A new microfluidic system comprising an automated prototype insulator-based dielectrophoresis (iDEP) triggering microfluidic device for pathogen monitoring that can eventually be run outside the laboratory in a real world environment has been used to demonstrate the feasibility of automated trapping and detection of particles. The system broadly comprised an aerosol collector for collecting air-borne particles, an iDEP chip within which to temporarily trap the collected particles and a laser and fluorescence detector with which to induce a fluorescence signal and detect a change in that signal as particles are trapped within the iDEP chip.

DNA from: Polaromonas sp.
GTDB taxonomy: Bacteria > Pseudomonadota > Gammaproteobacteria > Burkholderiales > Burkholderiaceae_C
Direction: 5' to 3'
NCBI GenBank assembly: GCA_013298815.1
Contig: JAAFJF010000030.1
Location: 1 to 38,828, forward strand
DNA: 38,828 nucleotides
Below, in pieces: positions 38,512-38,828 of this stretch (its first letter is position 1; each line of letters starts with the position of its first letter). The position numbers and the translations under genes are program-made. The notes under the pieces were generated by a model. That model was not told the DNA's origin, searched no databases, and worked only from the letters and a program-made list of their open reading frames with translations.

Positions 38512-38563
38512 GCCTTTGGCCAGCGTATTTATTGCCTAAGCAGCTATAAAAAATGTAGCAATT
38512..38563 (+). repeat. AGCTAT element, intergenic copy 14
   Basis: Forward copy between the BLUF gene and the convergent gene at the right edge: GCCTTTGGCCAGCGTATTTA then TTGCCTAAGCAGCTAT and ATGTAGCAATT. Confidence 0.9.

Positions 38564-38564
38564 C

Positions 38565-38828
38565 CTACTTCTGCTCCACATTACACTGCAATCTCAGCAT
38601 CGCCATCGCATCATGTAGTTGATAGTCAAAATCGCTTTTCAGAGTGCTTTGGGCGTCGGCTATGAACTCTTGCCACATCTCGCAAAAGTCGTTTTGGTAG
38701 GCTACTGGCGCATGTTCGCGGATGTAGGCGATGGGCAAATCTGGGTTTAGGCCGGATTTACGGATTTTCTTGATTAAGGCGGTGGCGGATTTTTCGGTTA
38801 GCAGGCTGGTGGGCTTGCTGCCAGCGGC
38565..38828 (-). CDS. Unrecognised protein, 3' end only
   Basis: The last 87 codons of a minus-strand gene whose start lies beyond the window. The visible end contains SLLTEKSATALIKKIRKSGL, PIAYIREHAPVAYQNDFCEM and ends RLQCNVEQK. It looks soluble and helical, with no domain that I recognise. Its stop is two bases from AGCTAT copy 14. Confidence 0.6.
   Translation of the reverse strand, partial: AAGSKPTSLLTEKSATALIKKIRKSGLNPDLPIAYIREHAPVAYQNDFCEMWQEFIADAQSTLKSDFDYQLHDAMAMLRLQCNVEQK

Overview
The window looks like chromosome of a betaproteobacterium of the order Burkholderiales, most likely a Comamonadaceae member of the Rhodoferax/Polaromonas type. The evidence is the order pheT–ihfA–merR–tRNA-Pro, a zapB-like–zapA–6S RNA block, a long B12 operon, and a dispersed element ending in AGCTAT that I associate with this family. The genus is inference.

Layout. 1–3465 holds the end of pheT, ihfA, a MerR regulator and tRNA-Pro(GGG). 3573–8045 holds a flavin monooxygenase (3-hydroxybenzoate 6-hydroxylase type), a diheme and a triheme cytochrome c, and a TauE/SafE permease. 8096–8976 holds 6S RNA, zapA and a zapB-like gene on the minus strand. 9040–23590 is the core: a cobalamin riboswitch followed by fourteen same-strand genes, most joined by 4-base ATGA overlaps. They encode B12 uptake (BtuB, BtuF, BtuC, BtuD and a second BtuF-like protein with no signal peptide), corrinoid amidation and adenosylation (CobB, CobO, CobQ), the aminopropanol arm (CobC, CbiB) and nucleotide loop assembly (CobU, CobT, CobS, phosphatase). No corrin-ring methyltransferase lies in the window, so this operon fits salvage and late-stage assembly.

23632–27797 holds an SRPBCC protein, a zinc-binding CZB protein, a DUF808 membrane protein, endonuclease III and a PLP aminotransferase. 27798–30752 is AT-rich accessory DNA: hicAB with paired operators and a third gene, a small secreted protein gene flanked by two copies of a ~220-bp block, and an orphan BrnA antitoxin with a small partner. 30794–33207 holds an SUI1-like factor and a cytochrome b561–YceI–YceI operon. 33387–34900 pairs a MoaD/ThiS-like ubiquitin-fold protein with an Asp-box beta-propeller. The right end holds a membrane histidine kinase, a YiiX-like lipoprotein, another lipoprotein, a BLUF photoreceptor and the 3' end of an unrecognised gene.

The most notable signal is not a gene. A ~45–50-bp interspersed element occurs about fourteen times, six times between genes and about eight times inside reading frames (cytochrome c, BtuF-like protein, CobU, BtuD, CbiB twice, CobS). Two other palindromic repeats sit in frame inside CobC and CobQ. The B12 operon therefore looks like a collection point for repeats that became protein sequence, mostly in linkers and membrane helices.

STATEMENT OF GOVERNMENT INTEREST
The United States Government has a paid-up license in this invention and the right in limited circumstances to require the patent owner to license others on reasonable terms as provided for by the terms of contract No. DE-AC04-94AL85000 awarded by the U.S. Department of Energy to Sandia Corporation.